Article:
George Edwin Royall Jr., known by most as Ed, made a lasting impact on the town he lived in, worked in and loved.
“He lived through a lot of change and a lot of history,” said Jason Couch, a pharmacist at Elk Pharmacy and historian for the town of Elkin.
Couch said Royall was a great source for his history book titled “Elkin.” When he was working on it, Couch said he visited Royall several times. “He was a good friend and very generous with his time,” he said. “He loaned me some of his materials, and some of them are in my book.”
Even after he moved into the Trinity Elms Nursing and Rehab in Clemmons, Couch said Royall’s memory was sharp. “He got to where he couldn’t see well,” he said, “but as far as information, he was a neat guy to talk to. He lived through a lot of change and a lot of history.”
Royall passed away a week ago today, having turned 95 less than a month before. Most people who knew him have a story to share, and it is those stories that will bring comfort to his family and friends for years to come.
Dr. Jim Harrell Sr., who recently retired as an Elkin dentist, grew up with Royall. “He was about two to three years older than me,” Harrell said, “and his mother and father were close friends with my mother and father.”
Harrell said he had a lot of respect for Royall. “He was a good community man,” he said, “and a good person. I always appreciated his support of the church.”
Like Harrell, Royall was a member of the First United Methodist Church of Elkin
Couch said Royall worked as a soda jerk for his father, George Edwin Royall Sr., at Royall Drug on West Main Street growing up. After graduating from Elkin High School in 1937, he followed in his father’s footsteps and went to pharmacy school at the University of North Carolina in Chapel Hill.
Upon completing his education in 1942, Royall joined the U.S. Army, serving as a medic in World War II.
Gill Ripley of Bridge Street Pharmacy, who started out working for Royall and his partner, Henry Dillon, said Royall talked to him about his service in the war. “A lot of the stories he would share involved his role as a medic,” he said. “It was an interesting time for him.”
When the war ended, Ripley said Royall told him he had an opportunity to remain in the Army and work in post-war Europe. “The way that he would tell the story,” he said, “was that he said, ‘Dad, I have an opportunity here, but if you need me at home, I’ll come.’”
Royall told Ripley that his father, who served three terms as Elkin’s mayor, said he needed him, so he returned home to work for him at Royall Drug. When George Edwin Royall Sr. retired in 1969, his son took over the family business.
Royall married Jean Byrd, who also worked with him at Royall Drug, and they had two sons, George Edwin “Eddie” Royall III, who preceded him in death, and Robert Royall, who lives in Elkin, and four daughters, Jane Royall of Taylorsville, Clara Martin of Taylorsville, Carole Bodenhamer of Clemmons and Sara Royall Hemric of North Wilkesboro. Royall had six grandchildren and six great-grandchildren.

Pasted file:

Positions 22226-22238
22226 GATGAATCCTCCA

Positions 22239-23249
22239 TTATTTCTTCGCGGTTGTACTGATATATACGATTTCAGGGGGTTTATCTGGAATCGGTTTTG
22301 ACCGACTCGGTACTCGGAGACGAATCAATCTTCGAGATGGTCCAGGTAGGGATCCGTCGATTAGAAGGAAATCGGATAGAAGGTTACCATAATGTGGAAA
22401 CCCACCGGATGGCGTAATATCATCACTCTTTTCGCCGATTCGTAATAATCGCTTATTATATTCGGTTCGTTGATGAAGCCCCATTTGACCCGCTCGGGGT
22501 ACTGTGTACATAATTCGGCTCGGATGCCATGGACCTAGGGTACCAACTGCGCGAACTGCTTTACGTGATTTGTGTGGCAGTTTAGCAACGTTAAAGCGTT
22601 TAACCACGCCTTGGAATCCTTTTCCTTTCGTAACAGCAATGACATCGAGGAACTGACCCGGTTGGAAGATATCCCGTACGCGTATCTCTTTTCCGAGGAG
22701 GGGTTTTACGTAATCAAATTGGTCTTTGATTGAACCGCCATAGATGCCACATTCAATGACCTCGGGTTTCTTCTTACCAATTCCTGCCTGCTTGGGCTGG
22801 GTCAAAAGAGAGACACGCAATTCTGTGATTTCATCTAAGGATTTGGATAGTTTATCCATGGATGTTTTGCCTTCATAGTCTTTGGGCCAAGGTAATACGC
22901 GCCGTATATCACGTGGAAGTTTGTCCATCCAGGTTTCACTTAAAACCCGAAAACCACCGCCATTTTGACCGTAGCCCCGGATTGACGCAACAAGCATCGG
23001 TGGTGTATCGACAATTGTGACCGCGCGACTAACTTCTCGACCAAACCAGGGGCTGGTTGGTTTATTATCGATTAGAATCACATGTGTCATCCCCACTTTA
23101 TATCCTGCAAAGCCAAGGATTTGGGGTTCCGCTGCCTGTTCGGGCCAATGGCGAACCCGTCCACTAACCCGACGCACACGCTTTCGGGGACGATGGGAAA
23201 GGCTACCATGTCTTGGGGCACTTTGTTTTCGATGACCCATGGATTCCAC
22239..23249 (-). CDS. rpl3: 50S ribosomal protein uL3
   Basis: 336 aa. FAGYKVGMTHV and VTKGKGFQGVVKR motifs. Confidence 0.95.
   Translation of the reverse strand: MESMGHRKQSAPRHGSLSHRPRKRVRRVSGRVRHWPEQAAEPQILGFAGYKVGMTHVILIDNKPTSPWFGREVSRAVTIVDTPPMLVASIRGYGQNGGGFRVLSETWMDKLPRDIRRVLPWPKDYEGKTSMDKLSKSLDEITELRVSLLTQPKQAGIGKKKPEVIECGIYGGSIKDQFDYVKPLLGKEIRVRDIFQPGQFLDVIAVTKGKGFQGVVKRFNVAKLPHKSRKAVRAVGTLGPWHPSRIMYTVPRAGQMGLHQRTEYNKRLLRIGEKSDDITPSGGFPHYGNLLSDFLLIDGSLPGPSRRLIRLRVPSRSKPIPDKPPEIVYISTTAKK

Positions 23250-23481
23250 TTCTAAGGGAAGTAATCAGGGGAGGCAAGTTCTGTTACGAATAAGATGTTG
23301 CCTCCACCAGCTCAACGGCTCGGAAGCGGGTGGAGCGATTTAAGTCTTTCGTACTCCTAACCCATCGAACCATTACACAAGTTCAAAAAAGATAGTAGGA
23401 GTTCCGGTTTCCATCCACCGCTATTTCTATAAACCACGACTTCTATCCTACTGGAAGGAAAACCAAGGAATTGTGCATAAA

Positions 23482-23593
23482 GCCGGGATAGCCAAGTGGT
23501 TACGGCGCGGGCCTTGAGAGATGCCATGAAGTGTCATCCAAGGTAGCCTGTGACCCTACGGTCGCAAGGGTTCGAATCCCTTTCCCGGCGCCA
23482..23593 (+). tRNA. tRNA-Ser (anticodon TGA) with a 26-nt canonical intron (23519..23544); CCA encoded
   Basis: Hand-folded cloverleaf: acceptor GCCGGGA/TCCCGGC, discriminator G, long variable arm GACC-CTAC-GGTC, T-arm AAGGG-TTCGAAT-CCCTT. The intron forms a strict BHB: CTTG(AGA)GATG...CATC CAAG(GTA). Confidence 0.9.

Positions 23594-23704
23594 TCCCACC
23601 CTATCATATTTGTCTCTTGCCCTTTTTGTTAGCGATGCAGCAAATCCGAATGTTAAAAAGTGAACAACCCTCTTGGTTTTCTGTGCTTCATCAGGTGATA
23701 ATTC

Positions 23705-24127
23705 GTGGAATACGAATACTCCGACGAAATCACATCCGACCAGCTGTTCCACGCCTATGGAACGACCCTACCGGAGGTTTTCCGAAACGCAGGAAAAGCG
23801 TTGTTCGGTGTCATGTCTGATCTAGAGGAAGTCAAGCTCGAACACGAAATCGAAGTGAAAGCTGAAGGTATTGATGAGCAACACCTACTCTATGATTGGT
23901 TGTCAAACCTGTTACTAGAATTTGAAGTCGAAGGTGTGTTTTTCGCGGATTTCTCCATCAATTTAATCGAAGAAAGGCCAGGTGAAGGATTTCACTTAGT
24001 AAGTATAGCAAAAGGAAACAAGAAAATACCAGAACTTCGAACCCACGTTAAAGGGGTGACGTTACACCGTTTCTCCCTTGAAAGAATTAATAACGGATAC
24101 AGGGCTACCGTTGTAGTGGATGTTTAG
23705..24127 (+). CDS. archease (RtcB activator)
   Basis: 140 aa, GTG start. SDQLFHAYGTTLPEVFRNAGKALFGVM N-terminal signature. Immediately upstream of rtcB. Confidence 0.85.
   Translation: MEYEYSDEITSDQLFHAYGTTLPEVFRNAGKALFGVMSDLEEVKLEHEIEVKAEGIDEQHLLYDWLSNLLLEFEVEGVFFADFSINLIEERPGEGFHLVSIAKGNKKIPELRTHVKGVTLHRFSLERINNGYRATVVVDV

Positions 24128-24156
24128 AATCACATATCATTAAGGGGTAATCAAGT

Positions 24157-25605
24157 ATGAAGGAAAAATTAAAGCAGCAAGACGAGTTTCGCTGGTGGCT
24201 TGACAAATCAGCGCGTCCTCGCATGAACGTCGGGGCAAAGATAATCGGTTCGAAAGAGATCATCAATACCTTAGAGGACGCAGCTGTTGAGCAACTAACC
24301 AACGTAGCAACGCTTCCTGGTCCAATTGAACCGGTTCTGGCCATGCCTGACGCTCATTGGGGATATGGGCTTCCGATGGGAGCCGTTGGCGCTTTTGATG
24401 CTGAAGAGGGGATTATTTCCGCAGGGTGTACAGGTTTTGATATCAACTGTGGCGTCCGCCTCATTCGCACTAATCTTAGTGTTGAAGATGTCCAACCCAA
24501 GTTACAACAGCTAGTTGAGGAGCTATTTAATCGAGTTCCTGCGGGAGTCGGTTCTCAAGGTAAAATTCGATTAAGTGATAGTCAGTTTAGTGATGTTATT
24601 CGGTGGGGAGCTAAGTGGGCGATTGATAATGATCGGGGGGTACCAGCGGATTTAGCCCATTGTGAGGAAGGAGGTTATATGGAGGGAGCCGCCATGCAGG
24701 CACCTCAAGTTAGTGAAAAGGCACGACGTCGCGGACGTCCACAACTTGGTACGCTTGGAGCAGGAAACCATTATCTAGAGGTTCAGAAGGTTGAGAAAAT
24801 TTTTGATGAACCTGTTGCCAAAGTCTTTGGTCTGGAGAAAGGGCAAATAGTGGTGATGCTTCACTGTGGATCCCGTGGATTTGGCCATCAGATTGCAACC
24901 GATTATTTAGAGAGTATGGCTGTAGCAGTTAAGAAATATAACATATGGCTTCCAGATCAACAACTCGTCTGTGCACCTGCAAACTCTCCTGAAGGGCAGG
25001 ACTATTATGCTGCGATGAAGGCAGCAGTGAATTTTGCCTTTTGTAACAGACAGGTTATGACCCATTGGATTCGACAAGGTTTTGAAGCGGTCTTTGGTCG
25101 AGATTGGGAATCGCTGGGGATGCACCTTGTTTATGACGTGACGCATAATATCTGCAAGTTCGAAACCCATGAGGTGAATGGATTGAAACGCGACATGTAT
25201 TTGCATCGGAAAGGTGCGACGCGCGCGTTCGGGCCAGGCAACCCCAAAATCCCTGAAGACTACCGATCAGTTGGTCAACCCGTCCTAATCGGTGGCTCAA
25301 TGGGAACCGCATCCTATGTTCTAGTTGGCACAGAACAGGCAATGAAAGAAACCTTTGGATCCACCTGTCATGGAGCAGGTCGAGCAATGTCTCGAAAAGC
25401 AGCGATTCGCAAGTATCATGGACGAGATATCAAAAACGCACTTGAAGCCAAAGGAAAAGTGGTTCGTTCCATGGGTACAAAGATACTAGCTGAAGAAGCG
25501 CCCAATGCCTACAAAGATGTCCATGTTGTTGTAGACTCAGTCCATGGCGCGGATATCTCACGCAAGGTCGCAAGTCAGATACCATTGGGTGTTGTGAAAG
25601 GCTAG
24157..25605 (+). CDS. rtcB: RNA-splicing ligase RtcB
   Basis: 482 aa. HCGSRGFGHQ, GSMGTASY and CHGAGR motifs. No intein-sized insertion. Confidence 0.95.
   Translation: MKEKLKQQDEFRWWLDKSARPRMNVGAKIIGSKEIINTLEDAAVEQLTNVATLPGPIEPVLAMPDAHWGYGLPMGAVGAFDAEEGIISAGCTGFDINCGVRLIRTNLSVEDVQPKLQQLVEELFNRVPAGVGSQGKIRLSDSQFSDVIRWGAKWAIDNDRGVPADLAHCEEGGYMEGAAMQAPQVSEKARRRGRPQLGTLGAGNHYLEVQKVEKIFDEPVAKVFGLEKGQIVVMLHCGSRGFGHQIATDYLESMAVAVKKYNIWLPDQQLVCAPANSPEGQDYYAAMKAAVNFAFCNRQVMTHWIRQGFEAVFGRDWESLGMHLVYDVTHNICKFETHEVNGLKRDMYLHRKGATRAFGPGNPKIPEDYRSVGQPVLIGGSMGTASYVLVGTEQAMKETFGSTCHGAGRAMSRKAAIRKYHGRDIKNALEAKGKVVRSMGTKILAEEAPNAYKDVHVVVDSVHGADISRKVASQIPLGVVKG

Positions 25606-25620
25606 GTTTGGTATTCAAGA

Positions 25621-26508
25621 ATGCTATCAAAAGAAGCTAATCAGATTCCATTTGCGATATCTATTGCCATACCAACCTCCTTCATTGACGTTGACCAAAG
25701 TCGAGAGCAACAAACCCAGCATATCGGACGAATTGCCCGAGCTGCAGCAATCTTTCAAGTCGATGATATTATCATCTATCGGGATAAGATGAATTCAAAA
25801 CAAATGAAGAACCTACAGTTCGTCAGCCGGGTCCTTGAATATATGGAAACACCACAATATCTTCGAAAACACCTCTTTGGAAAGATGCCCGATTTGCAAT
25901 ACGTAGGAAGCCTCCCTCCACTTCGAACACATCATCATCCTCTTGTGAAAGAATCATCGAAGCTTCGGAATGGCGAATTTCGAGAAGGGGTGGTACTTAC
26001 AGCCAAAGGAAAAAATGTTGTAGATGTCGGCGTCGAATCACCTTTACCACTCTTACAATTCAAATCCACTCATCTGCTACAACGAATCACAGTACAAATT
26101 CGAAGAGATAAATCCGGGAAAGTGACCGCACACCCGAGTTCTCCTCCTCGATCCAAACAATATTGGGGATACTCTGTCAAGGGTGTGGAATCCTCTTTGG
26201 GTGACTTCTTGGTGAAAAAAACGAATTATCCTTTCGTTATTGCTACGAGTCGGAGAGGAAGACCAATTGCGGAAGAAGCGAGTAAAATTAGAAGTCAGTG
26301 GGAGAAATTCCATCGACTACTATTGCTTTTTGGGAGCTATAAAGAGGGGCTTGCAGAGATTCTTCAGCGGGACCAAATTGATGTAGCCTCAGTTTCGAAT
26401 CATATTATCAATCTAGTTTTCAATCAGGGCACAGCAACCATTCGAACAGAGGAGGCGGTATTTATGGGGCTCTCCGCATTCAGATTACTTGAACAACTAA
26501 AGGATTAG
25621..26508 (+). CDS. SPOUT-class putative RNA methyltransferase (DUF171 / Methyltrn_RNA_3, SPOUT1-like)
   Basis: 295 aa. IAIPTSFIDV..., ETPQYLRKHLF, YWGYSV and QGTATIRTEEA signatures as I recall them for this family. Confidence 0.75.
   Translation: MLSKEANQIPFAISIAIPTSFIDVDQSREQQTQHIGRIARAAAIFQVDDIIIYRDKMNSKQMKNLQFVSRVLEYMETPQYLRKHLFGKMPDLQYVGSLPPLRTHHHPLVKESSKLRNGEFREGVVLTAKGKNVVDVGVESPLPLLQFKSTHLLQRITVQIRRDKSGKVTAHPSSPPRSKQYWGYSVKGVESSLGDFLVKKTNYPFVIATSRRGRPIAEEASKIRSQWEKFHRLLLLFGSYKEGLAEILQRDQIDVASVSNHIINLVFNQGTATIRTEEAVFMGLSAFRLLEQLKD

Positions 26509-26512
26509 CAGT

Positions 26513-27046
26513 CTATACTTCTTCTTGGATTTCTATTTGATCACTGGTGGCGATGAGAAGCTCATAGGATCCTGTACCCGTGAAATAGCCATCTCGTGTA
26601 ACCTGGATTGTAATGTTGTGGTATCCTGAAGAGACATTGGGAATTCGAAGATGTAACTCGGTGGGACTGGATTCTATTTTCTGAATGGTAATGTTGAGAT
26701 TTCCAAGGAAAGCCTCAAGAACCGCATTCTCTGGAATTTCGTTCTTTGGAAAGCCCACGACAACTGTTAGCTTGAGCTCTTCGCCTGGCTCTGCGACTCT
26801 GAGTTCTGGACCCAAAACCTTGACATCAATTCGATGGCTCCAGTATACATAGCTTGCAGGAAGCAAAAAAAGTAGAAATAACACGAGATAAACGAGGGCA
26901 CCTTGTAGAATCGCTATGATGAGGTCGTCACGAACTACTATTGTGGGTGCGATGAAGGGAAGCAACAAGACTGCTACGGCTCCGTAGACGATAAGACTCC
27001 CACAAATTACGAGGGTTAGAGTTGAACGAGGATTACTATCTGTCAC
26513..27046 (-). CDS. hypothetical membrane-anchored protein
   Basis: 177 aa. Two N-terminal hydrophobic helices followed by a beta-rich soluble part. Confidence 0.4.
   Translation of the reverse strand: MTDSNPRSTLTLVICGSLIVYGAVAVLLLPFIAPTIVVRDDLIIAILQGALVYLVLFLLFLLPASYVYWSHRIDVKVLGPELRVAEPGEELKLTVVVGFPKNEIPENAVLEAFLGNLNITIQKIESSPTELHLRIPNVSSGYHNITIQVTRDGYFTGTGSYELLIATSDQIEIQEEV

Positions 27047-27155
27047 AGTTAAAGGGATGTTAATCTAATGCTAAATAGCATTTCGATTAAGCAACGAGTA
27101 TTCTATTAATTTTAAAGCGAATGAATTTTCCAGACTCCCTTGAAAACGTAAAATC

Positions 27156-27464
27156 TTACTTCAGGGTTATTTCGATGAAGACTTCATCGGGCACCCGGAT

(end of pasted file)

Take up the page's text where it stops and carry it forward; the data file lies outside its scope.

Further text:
Ripley, originally from Illinois, attended pharmacy school at the University of North Carolina with two students from Elkin, Steve Brown and Chris Morrison. Brown, who is now at Rite-Aid Pharmacies in Elkin, had done an internship working three summers for Royall and told Ripley about him when he graduated and started looking for a job.
After working for Royall and Dillon at their Bridge Street Pharmacy, Ripley ended up buying it from them about 20 years ago.
“Ed was a very, very smart man,” Ripley said, “and a very good student. A lot of times, we compared the course of study that he had and the course of study that I had in the 1960s … and we were always talking about how our educations were different.
“We went to the same school 30 years apart.”
Ripley said Royall talked with his customers and knew them well. “He also knew who their parents and grandparents were,” he said. “Filling prescriptions was something he had been doing for their families for 50 years.
“Ed was also meticulous and precise in what he did and what he expected of the pharmacists who worked with him.”
Brown said Royall taught him about customer service. “When I found out a couple of days ago that he had passed away,” he said, “I told my coworkers that he said to treat people the right way, and to treat everyone the same.”
Royall always walked his talk, Brown said. “He treated everyone well,” he said, “workers as well as customers. I looked forward to my days working with him.”
One of the things Ripley said he admired about Royall was his genuine interest in his employees.
Couch said Royall was a vital part of downtown Elkin for many years. “Everybody will remember him for chewing on his cigar,” he said. “He never had it lit.”
While he had a very outgoing, high-spirited personality, Couch said, “I think he was the type person that would have done anything to help somebody as far as the health care and pharmacy business was concerned.”
Couch said Royall once paid a local struggling pharmacist’s employees when he wasn’t able to cover the payroll. “He also extended credit and helped a lot of people who probably never paid him back,” he said.
Marty Triplett said she worked for Royall at his drugstore for years. “He was a really good boss,” she said, “and always treated me good. He observed everything and always knew what was going on.”
Every year at Christmas, she said the Royalls would rent a local American Legion building for their employees’ party. “His wife, Jean, would do all the cooking,” Triplett said. “Boy, I remember that good food she cooked.”
Triplett said the Royalls treated their employees well, giving them a generous Christmas bonus and a 20-percent discount on anything in the store.
Since Royall retired, Triplett said the building has had several different owners and is presently a soda shop. She still works there about two hours a day.
Kathy Chaffin can be reached at 336-258-4058.